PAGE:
Because newspapers paid for expenses with advertising revenue, it is interesting to note which local businesses took out cards in the paper. These included the Pico House hotel and its separate billiard parlor and saloon; the Los Angeles Furniture Company; a dealer in second-hand goods; an agent for a national sewing machine company (the product was deemed “the crowning effort of mankind”; and a meat market ironically named the “Live and Let Live Market”!
As to the principals in The Greenbacker, publisher John W. Crisman was in his late twenties (he was born in Iowa in 1854) when he launched the paper and had been a printer from his mid-teen years in Iowa. Crisman does not appear to have stayed long in Los Angeles and spent most of his life as a realtor in Green River, Wyoming, now a town of 6,000 in the southwestern part of the state. He remained there until his death in 1942, a few weeks prior to his 88th birthday.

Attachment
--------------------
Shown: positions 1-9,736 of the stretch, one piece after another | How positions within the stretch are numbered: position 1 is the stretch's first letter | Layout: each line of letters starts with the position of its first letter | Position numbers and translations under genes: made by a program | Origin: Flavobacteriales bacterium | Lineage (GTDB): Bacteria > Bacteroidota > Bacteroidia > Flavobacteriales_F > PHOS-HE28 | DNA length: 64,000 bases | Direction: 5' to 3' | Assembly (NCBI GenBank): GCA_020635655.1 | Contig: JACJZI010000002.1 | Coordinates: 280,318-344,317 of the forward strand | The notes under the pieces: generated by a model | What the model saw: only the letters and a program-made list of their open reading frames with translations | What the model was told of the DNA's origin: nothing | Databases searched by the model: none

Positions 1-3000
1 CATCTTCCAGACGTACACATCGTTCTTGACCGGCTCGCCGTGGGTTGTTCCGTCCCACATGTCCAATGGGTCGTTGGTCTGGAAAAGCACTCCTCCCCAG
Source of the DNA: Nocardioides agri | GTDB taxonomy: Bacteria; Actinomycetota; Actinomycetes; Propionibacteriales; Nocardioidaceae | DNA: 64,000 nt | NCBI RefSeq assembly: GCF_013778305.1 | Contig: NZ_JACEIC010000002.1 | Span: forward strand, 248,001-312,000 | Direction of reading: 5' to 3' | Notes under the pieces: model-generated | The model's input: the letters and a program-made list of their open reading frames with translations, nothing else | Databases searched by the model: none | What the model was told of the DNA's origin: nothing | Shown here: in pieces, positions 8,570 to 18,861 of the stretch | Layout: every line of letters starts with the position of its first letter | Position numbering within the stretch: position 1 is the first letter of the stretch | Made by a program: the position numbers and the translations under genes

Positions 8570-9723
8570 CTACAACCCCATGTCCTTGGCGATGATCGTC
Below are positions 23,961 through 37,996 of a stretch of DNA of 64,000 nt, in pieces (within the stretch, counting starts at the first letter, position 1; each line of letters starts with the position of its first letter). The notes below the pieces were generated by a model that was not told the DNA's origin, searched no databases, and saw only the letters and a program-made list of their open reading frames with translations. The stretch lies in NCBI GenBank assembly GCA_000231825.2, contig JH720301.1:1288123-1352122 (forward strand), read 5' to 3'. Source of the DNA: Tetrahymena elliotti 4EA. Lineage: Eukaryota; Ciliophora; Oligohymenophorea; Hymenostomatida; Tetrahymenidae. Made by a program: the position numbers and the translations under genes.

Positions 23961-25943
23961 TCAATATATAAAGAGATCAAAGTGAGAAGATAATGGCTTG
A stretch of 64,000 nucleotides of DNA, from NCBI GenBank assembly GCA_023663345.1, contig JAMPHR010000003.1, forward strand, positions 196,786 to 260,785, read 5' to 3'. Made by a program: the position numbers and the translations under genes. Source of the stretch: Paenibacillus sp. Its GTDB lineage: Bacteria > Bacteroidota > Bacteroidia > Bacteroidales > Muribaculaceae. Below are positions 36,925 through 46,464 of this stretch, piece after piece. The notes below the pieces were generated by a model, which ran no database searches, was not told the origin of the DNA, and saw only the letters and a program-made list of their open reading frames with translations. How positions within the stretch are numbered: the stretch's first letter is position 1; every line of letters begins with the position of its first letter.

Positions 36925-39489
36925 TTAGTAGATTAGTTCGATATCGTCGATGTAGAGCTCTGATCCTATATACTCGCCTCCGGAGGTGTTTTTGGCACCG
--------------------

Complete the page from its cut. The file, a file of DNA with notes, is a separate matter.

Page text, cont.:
Alfred Moore appears to have migrated to the United States in the 1850s and was a boarding house keeper in Memphis, Tennessee, with his wife, Margaret Merryweather and five children in 1860. A decade later, he was an auctioneer in St. Paul, Minnesota. In early 1875, just as Los Angeles’ first boom was cresting, the Moores relocated to the city, where Alfred advertised himself as “an old auctioneer in a new place.” He remained in that profession for years, but may well have picked up his political sentiments in Minnesota.
Moore’s ardent greenbacker views also dovetailed with his anti-Chinese sentiments and he was known to have been involved in public meetings in Los Angeles on both issues during the late 1870s and early 1880s. He was mocked by newspapers, like the Herald and to a lesser extent, the new Los Angeles Times, which debuted at the end of 1881, for his views, but continued them for quite a number of years. Moore, who had a country farm south of the city, died in 1899 at the age of 82, and is interred at Evergreen Cemetery in Boyle Heights.